Evaluating whether MPA management measures meet ecological principles for effective biodiversity protection

Charlotte R. Hopkins*, Neil M. Burns, Esther Brooker, Sarah Dolman, Emilie Davenport, Calum Duncan, David M. Bailey

*Corresponding author for this work

Research output: Contribution to journalArticle

Abstract

Marine Protected Areas (MPAs) have been implemented as a spatial management tool throughout the world in order to meet targets for marine biodiversity conservation. The success of MPAs in achieving biodiversity conservation objectives is strongly dependent on effective management. However, evaluation frameworks for MPA management measures are often procedurally or governance focused with limited consideration of biological criteria. Here we review guiding ecological principles of MPA network design and how they can be applied to the evaluation of MPA management measures for effective biodiversity conservation. We have developed a Qualitative Statement Framework that makes recommendations for applying ecological principles to MPA management measures, using the Scottish nature conservation MPA network as a case study. Our statements to guide MPA management measure evaluation relate to principles: representation, ecologically significant areas, rare, threatened or declining features replication, connectivity, adequacy/viability and resilience. We suggest that using the ecological principles for MPA design in management measure evaluation addresses a gap in current management evaluation tools. This approach would be particularly useful in situations where management measures are applied to MPAs post-designation and where MPAs are managed as zoned or multi-use sites. Future MPA management evaluations should incorporate criteria to demonstrate how management measures meet each of the ecological principles.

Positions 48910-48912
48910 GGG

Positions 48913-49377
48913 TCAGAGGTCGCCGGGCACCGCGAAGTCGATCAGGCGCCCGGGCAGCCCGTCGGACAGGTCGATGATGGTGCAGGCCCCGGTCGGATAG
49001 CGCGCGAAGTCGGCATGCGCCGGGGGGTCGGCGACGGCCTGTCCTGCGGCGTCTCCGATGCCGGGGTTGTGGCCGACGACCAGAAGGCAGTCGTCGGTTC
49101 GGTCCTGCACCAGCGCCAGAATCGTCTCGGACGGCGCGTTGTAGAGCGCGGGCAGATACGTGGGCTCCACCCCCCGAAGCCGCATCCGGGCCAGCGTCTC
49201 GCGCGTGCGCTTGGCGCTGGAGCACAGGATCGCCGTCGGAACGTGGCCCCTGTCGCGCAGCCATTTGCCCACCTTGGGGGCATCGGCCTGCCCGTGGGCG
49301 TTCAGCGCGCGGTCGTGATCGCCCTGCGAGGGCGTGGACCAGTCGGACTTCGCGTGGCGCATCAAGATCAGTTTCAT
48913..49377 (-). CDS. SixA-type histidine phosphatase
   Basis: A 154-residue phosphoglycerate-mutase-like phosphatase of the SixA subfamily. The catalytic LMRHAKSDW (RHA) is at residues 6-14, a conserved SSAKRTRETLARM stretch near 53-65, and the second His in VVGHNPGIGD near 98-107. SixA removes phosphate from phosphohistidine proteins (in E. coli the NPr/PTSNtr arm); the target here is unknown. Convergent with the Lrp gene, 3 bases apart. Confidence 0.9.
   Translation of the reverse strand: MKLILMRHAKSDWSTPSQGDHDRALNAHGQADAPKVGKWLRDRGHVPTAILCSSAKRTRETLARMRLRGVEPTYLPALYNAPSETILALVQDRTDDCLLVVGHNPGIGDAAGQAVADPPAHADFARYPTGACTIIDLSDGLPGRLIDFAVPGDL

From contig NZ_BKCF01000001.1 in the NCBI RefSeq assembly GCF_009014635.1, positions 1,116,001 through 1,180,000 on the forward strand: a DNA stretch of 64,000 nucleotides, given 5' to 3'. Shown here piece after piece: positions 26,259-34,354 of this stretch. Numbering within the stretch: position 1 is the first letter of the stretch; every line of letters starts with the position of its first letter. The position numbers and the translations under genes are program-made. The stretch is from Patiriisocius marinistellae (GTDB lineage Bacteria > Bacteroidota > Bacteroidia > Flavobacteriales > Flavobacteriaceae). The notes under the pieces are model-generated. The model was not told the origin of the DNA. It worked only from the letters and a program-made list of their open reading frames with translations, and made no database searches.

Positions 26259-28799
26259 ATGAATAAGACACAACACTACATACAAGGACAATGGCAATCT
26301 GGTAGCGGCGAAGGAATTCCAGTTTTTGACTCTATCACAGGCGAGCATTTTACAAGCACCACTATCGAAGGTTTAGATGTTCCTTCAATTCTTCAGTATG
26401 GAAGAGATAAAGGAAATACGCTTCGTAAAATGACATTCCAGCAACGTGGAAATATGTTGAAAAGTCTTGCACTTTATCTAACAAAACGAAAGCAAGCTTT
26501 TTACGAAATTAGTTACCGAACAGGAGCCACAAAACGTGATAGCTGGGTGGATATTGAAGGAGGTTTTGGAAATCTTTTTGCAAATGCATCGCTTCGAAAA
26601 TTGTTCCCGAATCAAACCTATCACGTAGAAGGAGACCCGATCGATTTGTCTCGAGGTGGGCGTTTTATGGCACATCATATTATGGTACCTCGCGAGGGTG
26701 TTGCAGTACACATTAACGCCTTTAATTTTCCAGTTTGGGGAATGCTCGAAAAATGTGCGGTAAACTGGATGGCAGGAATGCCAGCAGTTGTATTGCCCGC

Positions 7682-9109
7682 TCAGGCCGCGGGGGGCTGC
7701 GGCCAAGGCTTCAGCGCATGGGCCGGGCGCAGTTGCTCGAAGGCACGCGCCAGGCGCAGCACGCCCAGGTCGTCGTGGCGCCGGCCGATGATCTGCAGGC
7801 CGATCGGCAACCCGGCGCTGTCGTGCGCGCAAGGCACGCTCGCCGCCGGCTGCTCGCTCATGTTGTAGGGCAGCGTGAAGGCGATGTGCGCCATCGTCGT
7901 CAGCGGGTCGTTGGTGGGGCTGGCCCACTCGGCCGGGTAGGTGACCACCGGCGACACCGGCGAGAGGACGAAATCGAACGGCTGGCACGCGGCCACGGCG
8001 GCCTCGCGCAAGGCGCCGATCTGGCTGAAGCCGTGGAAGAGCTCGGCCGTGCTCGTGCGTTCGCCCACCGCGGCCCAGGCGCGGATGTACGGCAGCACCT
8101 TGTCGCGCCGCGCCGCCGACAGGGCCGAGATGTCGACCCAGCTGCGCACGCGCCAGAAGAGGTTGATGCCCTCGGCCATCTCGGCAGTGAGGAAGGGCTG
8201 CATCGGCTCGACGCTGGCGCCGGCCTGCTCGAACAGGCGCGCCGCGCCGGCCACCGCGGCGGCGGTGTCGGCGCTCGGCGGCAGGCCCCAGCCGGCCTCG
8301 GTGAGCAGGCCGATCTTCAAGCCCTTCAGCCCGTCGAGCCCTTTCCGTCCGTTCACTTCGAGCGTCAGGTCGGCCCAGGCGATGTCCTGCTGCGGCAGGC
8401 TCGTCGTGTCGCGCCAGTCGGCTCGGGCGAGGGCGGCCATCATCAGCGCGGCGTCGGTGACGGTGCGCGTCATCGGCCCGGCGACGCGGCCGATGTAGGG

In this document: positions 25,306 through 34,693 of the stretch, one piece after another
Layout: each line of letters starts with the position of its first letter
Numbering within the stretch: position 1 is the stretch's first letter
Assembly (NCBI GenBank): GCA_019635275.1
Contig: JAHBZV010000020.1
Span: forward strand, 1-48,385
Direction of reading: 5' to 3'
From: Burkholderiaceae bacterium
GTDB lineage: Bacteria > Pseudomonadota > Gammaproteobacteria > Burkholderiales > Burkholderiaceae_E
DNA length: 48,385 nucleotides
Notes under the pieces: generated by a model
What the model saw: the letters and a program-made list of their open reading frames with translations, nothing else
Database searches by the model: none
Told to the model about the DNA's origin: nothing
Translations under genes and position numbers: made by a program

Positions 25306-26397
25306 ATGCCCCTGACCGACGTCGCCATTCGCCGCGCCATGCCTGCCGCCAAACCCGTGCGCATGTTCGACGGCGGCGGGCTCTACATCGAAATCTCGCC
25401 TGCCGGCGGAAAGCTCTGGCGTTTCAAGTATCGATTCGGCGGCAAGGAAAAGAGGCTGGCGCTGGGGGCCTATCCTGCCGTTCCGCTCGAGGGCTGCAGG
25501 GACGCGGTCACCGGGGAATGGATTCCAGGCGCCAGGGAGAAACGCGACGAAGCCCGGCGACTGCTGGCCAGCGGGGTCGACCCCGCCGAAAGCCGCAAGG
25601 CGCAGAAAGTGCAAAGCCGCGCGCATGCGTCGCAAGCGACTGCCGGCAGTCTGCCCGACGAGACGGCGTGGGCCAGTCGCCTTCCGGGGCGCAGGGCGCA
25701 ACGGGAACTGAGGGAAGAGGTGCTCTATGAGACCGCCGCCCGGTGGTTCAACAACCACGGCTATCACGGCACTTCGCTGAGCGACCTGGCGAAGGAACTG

Original languageEnglish
Article number103625
Number of pages8
JournalActa Oecologica
Volume108
Early online date10 Sep 2020
DOIs
Publication statusPrint publication - Oct 2020

Keywords

  • MPA management
  • Marine Protected Area network
  • Scotland OSPAR
  • Ecological principles

Fingerprint Dive into the research topics of 'Evaluating whether MPA management measures meet ecological principles for effective biodiversity protection'. Together they form a unique fingerprint.

  • Profiles

    No photo of Neil Burns

    Neil Burns

    Person: Academic contract that is research only

    Cite this